In a statement on Wednesday, the same day the story garnered national attention from the Washington Post, Longmont Police explained they decided it was best to end the searches because the letter to tenants doesn't make clear that searches are voluntary.
It was incorrectly reported that the police were conducting illegal searches. The source of this misinformation can be traced back to a letter that the Longmont Housing Authority sent to residents stating, “Please note that we will occasionally have K-9 units with LPD accompany us for purposes of training and compliance.
*Next asked the City of Longmont if they could point to inaccuracies in our reporting. A spokesperson said no.
The Longmont Public Safety Department informed the Housing Authority they would only assist them with this process with assurances that individual constitutional rights would be honored, with the purpose of making the residents of the facility feel safe, and sharing information about the Public Safety Department’s Angel Initiative (addiction treatment services).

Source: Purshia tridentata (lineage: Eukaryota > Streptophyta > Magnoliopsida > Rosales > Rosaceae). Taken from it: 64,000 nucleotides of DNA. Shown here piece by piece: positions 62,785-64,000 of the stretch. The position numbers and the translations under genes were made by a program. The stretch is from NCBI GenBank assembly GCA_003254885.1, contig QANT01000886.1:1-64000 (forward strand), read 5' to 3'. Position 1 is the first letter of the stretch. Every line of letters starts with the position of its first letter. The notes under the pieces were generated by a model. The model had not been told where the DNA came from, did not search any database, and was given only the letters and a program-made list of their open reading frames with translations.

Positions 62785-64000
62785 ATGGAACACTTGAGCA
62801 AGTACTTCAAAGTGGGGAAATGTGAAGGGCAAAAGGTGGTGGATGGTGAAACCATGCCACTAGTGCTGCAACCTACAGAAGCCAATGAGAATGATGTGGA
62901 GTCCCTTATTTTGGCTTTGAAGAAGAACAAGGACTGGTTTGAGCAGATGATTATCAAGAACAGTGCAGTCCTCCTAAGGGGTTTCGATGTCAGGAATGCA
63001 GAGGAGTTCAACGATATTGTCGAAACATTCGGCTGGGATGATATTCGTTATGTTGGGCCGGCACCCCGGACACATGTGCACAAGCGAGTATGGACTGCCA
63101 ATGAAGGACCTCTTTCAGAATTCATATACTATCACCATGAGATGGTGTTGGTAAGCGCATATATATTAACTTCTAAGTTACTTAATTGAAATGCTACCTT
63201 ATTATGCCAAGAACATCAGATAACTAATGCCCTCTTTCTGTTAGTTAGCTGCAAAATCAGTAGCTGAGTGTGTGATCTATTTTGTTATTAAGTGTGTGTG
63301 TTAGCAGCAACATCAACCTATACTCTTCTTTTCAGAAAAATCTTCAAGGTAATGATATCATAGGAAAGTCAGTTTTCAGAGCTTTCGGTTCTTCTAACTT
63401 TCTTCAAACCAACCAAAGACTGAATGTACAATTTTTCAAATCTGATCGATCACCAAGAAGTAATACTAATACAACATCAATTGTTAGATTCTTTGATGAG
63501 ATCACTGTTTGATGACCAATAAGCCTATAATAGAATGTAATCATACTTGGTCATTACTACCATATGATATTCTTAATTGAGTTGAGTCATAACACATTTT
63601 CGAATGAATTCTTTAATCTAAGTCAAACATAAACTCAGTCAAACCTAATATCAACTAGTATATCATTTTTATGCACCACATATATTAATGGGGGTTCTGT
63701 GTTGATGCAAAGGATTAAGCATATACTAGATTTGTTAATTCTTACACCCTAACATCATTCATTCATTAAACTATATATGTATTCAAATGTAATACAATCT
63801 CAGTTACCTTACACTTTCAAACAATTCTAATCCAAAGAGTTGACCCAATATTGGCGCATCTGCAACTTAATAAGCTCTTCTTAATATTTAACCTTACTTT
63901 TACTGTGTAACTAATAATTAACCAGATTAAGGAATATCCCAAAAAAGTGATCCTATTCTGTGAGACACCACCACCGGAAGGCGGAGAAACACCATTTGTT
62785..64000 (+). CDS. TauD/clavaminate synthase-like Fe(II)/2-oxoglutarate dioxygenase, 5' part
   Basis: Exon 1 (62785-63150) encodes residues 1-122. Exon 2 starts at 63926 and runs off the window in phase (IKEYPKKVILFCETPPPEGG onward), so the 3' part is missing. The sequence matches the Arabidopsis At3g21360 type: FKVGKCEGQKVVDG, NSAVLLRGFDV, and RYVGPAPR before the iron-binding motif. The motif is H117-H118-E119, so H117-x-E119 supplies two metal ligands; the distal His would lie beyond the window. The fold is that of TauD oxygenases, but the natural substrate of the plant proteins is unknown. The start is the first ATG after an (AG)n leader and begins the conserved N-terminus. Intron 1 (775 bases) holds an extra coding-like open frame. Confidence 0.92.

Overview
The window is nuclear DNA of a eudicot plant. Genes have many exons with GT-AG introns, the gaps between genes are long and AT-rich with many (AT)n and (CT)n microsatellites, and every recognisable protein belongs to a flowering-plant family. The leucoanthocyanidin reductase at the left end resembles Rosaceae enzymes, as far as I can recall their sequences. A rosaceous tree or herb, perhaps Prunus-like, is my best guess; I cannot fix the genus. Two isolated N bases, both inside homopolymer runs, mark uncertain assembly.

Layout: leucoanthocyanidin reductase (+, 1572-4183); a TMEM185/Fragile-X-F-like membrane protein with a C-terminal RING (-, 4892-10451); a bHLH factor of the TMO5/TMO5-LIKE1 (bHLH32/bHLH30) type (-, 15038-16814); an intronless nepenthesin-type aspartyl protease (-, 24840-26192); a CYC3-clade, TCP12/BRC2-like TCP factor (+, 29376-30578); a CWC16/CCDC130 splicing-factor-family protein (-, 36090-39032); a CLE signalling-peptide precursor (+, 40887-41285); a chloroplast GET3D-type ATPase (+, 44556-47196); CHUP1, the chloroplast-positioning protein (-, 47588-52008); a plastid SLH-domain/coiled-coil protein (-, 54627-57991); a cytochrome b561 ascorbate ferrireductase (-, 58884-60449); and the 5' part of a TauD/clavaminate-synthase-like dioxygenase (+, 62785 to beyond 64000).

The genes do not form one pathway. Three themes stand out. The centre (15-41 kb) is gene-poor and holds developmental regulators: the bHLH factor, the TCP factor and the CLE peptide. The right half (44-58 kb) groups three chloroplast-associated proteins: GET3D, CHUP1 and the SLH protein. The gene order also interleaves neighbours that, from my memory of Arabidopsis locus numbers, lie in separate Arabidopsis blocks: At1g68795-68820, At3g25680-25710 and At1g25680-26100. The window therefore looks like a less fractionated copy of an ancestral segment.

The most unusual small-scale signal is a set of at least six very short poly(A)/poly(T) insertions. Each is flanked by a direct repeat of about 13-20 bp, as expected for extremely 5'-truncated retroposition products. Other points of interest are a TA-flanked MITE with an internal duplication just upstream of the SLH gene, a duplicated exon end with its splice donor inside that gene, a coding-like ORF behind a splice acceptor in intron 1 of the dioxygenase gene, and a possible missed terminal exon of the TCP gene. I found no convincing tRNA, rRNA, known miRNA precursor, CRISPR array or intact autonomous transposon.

Public Safety Leadership was made aware of the letter from the Longmont Housing Authority to the tenants of the Suites Tuesday afternoon. Given that the letter did not convey the conditions set forth by Longmont Public Safety, specifically those conditions related to protect an individual’s constitutional rights, leadership made the decision not to participate in this process.
There was never any intent or violation of constitutional rights. The police department has not arrested anyone or confiscated anyone’s property and has not conducted any searches without the consent of the individual, as related to this issue.
Like many police agencies across the country, Longmont Public Safety receives calls about possible illegal drug use almost daily. Each case is unique but the one constant is the understanding of constitutional rights. Longmont Police Officers are highly trained and understand case law as it relates to 4th Amendment Search and Seizure.